Grade : C+

When I first began reading this book, I thought I had a real keeper in my hands. But, as I continued through the story, my enthusiasm waned a bit. A little past midpoint, I completely lost interest and put the book down for a long time. That probably won’t happen to everyone … there is a lot to like about Starfinder, and I hope you’ll have a more fulfilling experience than I did.

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Ian Sutherland is about to be hanged. He has just witnessed the battlefield death of his older brother, Patrick (namesake to the hero of Starcatcher), and now is being forced to watch as his younger brother, Derek, bravely ascends the gallows to forfeit his life for the lost cause of Culloden. All are hanged that day, save for Ian, who is plucked from Death’s Door for reasons not revealed to him. This was an intensely emotional scene, and was truly painful to read.

Ian is transported to the Colonies where his indenture is sold to one John Marsh, a small farmer who is seriously ill and needs help with his wonderful horses and his crops, not to mention his wife, two young children, and mute, half-wild sister-in-law. John is an honest and kind man, though much older than his wife, and buys Ian’s papers with the intent of releasing the Scotsman from his bond many years earlier than the convict’s 14-year sentence dictates.

But Fate intervenes, and John dies the very night he returns home with Ian. The only thing that has enabled Ian to survive for the last year, is the hope that he can return to Scotland and find his young sister, Katy. When Marsh dies, Ian sees his chance to escape, but Marsh’s widow, Fancy, begs him to stay and help her. An illiterate woman alone in such a raw and untamed land is completely vulnerable to men and circumstance, and Fancy knows that without Ian’s help, she’ll lose everything. She might be able to cope, except that Robert Marsh, her late husband’s over-the-top evil brother, wants Fancy, her horses, and her land, and is willing to forge documents and employ brute force wherever necessary to attain his goals.

Ian is handsome and kind, and Fancy and her children, as well as her timid sister, cannot help but be drawn to him. Torn between his own familial loyalties, and the responsibility he feels to help this struggling woman, Ian agrees to stay just long enough to get the crops in, and teach the Marsh family how to read. Fancy is determined to never be cheated again, and learning to read is the key to her independence.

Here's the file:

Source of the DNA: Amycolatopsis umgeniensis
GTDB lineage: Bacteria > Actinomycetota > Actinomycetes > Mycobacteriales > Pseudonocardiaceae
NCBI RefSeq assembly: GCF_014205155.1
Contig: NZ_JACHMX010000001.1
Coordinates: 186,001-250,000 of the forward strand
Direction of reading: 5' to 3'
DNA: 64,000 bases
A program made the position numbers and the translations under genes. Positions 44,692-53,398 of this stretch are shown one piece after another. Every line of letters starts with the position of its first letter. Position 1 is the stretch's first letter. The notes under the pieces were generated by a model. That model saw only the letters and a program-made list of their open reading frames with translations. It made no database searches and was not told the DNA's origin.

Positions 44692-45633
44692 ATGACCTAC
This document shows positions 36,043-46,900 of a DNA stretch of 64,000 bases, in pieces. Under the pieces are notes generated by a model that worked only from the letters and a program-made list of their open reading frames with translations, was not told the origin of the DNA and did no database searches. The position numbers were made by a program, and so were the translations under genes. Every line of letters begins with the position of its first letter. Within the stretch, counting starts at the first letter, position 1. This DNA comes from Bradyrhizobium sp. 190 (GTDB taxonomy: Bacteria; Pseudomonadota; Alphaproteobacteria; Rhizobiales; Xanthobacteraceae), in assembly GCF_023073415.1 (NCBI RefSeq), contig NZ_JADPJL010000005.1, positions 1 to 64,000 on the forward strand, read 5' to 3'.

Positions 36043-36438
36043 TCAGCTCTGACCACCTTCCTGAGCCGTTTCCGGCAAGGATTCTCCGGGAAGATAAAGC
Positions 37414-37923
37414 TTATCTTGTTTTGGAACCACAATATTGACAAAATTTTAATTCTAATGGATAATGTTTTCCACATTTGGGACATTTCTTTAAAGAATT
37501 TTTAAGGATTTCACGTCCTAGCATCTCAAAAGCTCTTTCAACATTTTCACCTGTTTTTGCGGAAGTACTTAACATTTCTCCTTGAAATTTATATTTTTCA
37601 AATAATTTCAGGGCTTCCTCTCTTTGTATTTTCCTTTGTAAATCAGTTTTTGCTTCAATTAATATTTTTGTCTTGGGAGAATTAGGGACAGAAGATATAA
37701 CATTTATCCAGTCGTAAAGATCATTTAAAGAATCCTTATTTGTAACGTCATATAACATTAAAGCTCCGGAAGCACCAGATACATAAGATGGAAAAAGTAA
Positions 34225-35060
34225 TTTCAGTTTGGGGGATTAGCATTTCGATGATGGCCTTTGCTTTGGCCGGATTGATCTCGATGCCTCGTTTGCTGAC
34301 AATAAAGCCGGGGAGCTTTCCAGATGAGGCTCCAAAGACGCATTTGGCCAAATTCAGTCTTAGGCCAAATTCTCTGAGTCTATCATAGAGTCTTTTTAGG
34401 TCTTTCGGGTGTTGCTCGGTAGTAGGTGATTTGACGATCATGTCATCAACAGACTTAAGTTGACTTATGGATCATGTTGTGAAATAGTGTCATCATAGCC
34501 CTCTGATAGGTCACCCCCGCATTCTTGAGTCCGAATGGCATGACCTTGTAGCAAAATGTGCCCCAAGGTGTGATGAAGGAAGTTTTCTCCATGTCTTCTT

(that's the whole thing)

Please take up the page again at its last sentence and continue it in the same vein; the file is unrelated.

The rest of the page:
Ian is a courageous, thoughtful, complex, tortured hero, and the conflicts that tear at him are truly tormenting. Fancy is a feisty woman who will not give in to the elements that would take her freedom, or her family, from her. While Ian and Fancy are attracted to each other, and do fall in love, their relationship simply wasn’t compelling enough to keep me turning pages … the heat I look for in reading romance just didn’t spark for me here.

Since the story involves children, there were lots of the inevitable flying, crawling, or hopping pets in the vicinity. A cat named Unsatisfactory was my favorite. One silly problem I had was the lack of imagination the author used in naming the rest of the characters. The hero’s name is Ian, which means John. Fancy’s late husband’s name is John, and a close, family friend of Ian’s … who is like a brother to Ian … is named John, but, since he’s Scottish, he should have been called Ian. Three Johns in one story? A nit, I know, but odd just the same. Also, Colonial fashions (of 1747) were unique and could be quite severe, yet I never got a feel for what these people were wearing, especially the women. My mental picture of the characters was a little fuzzy as a result.

Well, the villain is certainly a bad one … the quintessential abusive slave-owner … and the remainder of the story focuses on attempts to deal with and outwit this cruel and calculating menace. All ends well, but I kind of didn’t care at that point. The oompf petered out for me several chapters earlier.

Ian and Fancy are believable characters who act in rational ways, and there’s a nice secondary romance that develops between Fortune and a neighboring lad, too. Because of the emotional impact the first few chapters held, I really wanted this book to go the distance. It had some nice moments, but not enough to sustain my interest through the whole story. However, Patricia Potter has a nice writing style and certain turns-of-phrase are very lyrical … very pretty. If you’re a fan, you’ll probably enjoy Starfinder.

Reviewed by Marianne Stillings

Grade: C+

Sensuality: Warm

Review Date : October 22, 1998

Publication Date: 1998

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